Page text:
The Final Detail Page 40

be wondering."

"Ah, but don't you like a little mystery?"

"? like mystery in lots of arenas. But when it comes to trouser content, well, I'm a pretty traditional guy."

Thrill shrugged. "I still don't understand why you're here."

"I'm looking for someone." He took out a photograph of Clu Haid and showed it to her. "Do you know him?"

Thrill looked at the photograph and frowned. "I thought you said you're a sports agent."

"I am. He was a client."


"He was murdered."

"He's the baseball player?"

Myron nodded. "Have you seen him here?"

Thrill grabbed a piece of paper and wrote something down. "Here's my phone number, Myron. Call me sometime."

"What about the guy in the photograph?"

Thrill handed him the scrap of paper, jumped off the stool, and undulated away. Myron watched her movements closely, looking for, umm, a concealed weapon. Big Cyndi elbowed him. He almost fell off the stool.

"This is Pat," Big Cyndi said.

Pat the bartender looked like someone Archie Bunker might have hired to work his place. He was mid-fifties, short, gray-haired, slouch-shouldered, world-weary. Even his mustache-one of those gray-turning-to-yellow models-drooped as though it'd seen it all. Pat's sleeves were rolled up, revealing Popeye-size forearms covered with hair. Myron hoped like hell Pat was a guy. This place was giving him a headache.

Behind Pat was a giant mirror. Next to that, a wall with the words Customer Hall of Fame painted in pink. The wall was covered with framed head shots of big-time right-wingers. Pat Buchanan. Jerry Falwell. Pat Robertson. Newt Gingrich. Jesse Helms.

Pat saw him looking at the photographs. "Ever notice that."

"Notice what?"

"How all the big antifags have sexually ambiguous first names? Pat, Chris, Jesse, Jerry. Could be a guy, could be a girl. See what I'm saying?"

Myron said, "Uh-huh."

"And what kind of name is Newt?" Pat added. "I mean, how the hell do you grow up with a healthy sexual attitude with a name like Newt?"

"I don't know."

"My theory?" Pat shrugged, wiped the bar with a dish-rag. "These narrow assholes were all teased a lot as children. Makes them hostile on the whole gender issue."

"Interesting theory," Myron said. "But isn't your name Pat?"

"Yeah, well, I hate fags too," Pat said. "But they tip well"

Pat winked at Big Cyndi. Big Cyndi winked back. The jukebox changed songs. Lou Rawls crooned "Love Is in the Air." Timing.

The right-wing head shots were all "autographed." Jesse Helms's read: "I'm sore all over, Love and kisses, Jesse." Blunt. Several Xs and Os followed. There was also a big lipstick kiss impression as though Jesse himself had puckered up and laid down a wet one. Eeeuw.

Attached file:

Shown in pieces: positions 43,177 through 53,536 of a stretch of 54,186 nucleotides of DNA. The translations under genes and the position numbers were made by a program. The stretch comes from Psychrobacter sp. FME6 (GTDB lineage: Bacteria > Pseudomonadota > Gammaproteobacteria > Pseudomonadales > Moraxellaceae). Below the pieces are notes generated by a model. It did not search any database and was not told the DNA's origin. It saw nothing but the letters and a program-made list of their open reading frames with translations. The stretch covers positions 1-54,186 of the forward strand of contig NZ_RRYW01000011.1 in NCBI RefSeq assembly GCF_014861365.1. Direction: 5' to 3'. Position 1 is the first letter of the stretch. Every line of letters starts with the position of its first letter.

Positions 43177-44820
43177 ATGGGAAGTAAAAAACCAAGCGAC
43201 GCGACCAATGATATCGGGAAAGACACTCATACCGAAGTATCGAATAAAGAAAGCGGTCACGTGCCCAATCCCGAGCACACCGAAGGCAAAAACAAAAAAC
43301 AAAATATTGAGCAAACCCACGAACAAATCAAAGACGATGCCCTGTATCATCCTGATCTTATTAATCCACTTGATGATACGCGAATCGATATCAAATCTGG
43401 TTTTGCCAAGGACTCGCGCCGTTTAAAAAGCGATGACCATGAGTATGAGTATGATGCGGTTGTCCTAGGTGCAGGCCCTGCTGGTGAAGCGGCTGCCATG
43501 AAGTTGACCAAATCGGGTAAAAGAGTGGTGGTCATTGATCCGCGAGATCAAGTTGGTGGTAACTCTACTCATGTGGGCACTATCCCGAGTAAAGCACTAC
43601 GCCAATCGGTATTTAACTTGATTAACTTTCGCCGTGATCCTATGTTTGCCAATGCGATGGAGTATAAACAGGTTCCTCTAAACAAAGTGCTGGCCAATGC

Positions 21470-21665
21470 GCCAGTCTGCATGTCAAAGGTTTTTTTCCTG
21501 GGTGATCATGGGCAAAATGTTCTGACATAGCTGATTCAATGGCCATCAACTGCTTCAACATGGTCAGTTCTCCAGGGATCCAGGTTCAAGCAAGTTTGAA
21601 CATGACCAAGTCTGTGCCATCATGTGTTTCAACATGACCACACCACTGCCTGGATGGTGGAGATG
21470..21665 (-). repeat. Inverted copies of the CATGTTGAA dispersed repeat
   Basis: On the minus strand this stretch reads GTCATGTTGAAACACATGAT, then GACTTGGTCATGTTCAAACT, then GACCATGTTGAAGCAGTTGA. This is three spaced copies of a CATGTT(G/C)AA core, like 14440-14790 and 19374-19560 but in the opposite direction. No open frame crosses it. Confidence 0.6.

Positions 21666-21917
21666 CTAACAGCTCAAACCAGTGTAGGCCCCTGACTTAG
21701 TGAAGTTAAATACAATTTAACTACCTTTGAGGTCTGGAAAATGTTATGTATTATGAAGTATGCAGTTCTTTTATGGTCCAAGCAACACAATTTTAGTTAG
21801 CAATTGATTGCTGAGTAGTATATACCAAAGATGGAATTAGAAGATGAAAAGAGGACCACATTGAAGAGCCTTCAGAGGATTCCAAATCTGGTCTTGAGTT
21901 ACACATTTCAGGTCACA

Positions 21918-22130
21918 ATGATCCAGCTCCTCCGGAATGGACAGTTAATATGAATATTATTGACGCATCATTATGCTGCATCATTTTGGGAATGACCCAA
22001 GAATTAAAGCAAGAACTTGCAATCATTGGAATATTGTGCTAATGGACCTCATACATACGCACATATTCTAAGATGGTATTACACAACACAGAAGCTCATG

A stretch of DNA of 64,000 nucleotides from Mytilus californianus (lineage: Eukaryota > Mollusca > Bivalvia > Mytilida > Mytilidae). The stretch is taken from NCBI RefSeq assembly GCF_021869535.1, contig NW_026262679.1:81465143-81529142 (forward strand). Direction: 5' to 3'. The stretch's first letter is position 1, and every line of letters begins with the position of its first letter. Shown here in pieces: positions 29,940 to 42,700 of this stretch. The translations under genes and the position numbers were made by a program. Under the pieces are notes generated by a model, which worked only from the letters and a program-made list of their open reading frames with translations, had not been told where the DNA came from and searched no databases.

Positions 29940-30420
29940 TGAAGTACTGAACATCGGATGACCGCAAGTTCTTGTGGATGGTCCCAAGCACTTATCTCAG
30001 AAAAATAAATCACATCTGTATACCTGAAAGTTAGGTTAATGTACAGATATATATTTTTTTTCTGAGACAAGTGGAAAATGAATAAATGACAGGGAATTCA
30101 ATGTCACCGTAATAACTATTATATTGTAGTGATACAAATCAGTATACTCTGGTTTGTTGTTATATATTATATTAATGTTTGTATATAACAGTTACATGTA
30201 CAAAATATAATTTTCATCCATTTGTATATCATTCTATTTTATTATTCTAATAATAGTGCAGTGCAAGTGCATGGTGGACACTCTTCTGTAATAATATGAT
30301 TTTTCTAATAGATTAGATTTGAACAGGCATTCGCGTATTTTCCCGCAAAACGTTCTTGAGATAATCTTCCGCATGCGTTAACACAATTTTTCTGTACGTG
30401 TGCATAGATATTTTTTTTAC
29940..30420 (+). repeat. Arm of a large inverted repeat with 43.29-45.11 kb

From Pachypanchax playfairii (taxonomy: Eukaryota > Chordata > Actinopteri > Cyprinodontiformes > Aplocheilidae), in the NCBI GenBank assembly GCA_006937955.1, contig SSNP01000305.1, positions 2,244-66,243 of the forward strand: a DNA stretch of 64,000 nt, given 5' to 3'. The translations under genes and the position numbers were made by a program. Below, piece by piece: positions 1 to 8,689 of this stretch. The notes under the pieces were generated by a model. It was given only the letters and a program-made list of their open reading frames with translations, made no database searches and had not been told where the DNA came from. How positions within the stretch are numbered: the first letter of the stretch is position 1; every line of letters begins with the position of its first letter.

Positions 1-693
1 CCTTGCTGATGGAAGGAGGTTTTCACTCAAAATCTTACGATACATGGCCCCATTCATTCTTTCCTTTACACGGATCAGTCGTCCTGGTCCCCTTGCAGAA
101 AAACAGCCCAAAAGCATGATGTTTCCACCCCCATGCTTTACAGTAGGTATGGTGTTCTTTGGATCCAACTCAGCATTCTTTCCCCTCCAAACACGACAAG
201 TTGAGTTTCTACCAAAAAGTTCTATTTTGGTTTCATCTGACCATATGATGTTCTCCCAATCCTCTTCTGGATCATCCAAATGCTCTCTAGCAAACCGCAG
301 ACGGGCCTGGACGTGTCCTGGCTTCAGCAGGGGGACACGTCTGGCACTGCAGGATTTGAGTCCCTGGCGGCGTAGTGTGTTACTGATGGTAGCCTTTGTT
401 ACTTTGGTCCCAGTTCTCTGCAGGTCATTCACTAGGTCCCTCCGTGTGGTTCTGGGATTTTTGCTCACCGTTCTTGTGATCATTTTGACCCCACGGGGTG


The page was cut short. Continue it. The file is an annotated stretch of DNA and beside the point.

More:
Pat started cleaning out a beer mug with the dishrag. Casually. Myron half expected him to spit in it like in an old western. "So what can I get you?"

"Are you a sports fan?" Myron asked.

"You taking a poll?"

That line. It was always such a riot. Myron tried again.

"Does the name Clu ttaid mean anything to you?"

Myron watched for a reaction but didn't get one. Meant nothing. The guy looked like a lifetime bartender. They show about as much range as a Baywatch regular. Hmm. Now why was that show on his mind?

"I asked you-"

"Name means nothing to me."

Big Cyndi said, "Please, Pat."

He shot her a look. "You heard me, Big C. I don't know him."

Myron pressed it. "Never heard of Clu Haid?"

"That's right."

"How about the New York Yankees?"

"I haven't followed them since the Mick retired."

Myron put the photograph of Clu Haid on the bar. "Ever seen him in here?"

Someone called out for a draft. Pat drew it. When he came back, he spoke to Big Cyndi. "This guy a cop?"

"No," Big Cyndi said.

"Then the answer is no."

"And if I was a cop?" Myron asked.

"Then the answer would be no... sir." Myron noticed that Pat had never so much as glanced at the photograph. "I might also add a little song and dance about how I'm too busy to notice faces in here. And how most peopie, especially celebrities, don't show their real faces in here anyway."

"I see," Myron said. He reached into his wallet, took out a fifty. "And if I showed you a photograph of Ulysses S. Grant?"

The jukebox changed songs. The Flying Machine started crooning for Rosemarie to "smile a little smile for me, Rosemarie." The Flying Machine. Myron had remembered the group's riame. What did that say about a man?

"Keep your money," Pat said. "Keep your picture. Keep your questions. I don't like trouble."

"And this guy means trouble?"

"I haven't even looked at the picture, pal. And I don't plan to.

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